Volume Five,
(Mountain Fever, 2015)

Volume Five's Voices is literally its fifth album since its inception in 2008. The titular reference is not to the CDs it's released, however, but to the number of band personnel. That surely puts an additional burden on the group, given that shifting members and membership totals afflict most bluegrass outfits.

In any event, if its name isn't traditional, Volume Five takes an approach with plenty of traditional markers, at least by 21st-century standards, not necessarily the same as those applied a few decades ago when the Country Gentlemen were deemed wildly inventive (as indeed they were in the late 1950s). With V5, as it's called familiarly, some listeners will hear echoes of a major current band, Blue Highway, which integrates old and new sounds into something that all who follow bluegrass can admire, whatever other differences may divide them. I was moved to pull Blue Highway's most recent release, The Game (Rounder, 2014), off the shelf and afford it a fresh listen, from which I learn its sound is somewhat less like V5's than imperfect memory had (mis)informed me. For one thing, V5 lacks a dobro, a big part of Blue Highway owing to Rob Ickes' legendary chops.

This is by way of stating the obvious: that all art occurs in the shadows of what's come before it.

Really, who would want it any other way? Besides, where would Bob Dylan be if that weren't true?

Voices arrived in mid-January, the third heretofore-unheard-by-me bluegrass band to show up in the mail that month. The other two pleased me, as does this one, and all inspired multiple and appreciative listenings. I will not presume to judge which album is "best," a meaningless pronouncement in this context. Even so, by any standard Voices sings happily on its own.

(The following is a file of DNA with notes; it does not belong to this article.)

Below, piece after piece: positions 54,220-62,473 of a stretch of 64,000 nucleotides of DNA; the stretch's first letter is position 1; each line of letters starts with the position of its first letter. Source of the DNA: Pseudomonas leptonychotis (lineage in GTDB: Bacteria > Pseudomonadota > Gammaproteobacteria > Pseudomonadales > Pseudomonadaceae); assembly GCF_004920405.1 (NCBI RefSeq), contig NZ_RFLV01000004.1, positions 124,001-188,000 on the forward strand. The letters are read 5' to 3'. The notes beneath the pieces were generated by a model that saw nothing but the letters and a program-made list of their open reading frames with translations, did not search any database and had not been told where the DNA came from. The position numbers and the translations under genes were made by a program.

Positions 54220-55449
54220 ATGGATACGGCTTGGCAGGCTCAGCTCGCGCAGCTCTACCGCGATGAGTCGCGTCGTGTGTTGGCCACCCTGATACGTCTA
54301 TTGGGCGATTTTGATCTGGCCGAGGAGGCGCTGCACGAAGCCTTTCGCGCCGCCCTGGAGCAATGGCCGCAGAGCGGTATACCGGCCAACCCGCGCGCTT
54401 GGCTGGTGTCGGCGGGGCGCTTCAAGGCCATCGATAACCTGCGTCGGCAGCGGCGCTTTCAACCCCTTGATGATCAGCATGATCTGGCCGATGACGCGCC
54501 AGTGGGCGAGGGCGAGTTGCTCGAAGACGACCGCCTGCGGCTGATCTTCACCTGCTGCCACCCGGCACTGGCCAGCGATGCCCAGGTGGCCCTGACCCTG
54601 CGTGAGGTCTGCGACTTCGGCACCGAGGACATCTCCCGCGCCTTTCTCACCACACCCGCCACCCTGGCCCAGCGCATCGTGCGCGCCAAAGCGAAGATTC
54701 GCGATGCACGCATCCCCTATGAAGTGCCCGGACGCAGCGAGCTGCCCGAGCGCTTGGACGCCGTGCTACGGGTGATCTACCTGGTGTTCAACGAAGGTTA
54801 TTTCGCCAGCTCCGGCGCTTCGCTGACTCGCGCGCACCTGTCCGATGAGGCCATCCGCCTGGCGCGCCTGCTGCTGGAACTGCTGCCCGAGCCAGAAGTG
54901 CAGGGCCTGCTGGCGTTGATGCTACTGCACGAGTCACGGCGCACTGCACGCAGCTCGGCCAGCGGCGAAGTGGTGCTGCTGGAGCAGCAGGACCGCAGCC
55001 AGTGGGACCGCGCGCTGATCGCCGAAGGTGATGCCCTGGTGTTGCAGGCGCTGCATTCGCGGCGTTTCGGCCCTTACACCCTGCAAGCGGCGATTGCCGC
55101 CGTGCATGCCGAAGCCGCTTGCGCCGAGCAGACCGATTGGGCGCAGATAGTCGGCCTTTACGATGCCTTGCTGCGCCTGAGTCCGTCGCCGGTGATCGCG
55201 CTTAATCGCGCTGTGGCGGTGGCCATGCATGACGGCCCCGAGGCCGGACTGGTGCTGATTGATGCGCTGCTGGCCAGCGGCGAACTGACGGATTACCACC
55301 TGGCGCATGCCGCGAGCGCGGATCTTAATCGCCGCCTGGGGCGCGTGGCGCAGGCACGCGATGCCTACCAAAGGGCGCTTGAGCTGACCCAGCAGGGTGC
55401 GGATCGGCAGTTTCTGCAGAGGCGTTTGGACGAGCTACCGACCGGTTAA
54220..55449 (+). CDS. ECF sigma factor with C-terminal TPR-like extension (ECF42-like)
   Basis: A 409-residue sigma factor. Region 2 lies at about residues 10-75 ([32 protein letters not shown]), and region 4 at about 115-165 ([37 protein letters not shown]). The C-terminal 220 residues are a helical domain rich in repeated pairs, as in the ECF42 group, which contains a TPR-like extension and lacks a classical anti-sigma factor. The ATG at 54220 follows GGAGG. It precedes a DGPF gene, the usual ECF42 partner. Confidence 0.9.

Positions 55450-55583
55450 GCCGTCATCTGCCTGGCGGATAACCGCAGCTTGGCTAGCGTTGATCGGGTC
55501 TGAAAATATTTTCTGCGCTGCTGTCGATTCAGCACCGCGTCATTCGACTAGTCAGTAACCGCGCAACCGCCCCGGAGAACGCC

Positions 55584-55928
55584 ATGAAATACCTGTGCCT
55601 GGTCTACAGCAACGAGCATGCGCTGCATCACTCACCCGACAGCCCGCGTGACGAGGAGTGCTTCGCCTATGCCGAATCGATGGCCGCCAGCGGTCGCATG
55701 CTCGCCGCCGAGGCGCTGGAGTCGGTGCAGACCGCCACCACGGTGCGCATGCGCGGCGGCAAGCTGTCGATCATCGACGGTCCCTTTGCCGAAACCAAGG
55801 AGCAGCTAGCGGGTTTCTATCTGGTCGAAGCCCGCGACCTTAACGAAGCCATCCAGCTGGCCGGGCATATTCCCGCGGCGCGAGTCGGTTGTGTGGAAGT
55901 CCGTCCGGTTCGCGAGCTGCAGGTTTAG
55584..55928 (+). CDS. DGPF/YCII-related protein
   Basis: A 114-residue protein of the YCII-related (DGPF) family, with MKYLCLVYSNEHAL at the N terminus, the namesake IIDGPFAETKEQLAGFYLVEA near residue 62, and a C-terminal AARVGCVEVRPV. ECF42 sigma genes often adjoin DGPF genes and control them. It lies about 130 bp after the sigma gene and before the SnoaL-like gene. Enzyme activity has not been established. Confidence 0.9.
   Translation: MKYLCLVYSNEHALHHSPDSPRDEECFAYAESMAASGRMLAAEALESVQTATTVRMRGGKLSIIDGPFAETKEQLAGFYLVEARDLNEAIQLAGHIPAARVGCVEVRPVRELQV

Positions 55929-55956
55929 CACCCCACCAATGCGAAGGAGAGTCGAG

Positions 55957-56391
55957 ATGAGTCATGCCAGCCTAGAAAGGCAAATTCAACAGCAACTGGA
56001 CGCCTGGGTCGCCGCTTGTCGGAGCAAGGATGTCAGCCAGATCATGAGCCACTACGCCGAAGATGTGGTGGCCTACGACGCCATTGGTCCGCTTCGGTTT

V5's pickers boast credentials as authentic as any that could be asked for. All live in small towns in North Carolina, Georgia and Mississippi, and prior to signing up with V5 some toured with leading (now competing) bluegrass bands. From founder (also fiddler and lead vocalist) Glen Harrell on, these guys are masters of their instruments, using them to fashion a full-bodied, almost orchestral sound, sharp-edged and thrilling enough to overcome mediocre material. Or anyway it would if there were mediocre material. The dozen cuts -- only two, incidentally, originals -- shine brightly and never dim, and that's especially true, curiously, of the grim story-songs of which V5 is especially enamored, starting with the opener, Dave Alvin's blood-soaked frontier ballad "King of California."

A couple of titles may mislead you. "Going Across the Mountain" is not the Civil War-era folk song associated with the North Carolina balladeer Frank Proffitt, but a darker creation by V5 guitarist Colby Laney. Nor is "Amanda," a Tammy M. Brown composition, the Bob McDill classic that Don Williams and Waylon Jennings cut separately in the 1970s. McDill's is a wonderful song -- I'm sure it's the reason so many babies got named Amanda back then -- but Brown's brings to mind Gordon Lightfoot in his prime. And V5, as it does all it touches, covers it perfectly.

music review by
Jerome Clark

11 April 2015

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